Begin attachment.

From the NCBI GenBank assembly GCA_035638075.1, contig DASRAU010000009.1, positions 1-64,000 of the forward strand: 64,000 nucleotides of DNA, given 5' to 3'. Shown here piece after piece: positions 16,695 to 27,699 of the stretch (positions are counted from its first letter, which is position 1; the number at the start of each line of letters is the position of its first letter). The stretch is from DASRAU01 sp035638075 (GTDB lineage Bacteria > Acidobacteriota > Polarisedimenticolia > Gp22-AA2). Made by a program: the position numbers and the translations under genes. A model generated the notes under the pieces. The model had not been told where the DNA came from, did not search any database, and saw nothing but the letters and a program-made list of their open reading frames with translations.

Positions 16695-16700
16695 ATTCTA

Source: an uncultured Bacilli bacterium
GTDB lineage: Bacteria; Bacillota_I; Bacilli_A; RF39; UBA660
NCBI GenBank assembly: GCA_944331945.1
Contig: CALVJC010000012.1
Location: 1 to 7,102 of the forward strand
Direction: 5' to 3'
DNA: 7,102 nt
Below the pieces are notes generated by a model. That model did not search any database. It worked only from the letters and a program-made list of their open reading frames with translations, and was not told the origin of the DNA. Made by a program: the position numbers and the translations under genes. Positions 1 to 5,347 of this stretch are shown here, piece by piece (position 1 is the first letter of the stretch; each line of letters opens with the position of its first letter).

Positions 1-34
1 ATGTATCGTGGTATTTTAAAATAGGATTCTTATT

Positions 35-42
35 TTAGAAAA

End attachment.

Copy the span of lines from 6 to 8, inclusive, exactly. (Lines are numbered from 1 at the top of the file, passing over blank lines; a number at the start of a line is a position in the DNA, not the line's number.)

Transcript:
NCBI GenBank assembly: GCA_944331945.1
Contig: CALVJC010000012.1
Location: 1 to 7,102 of the forward strand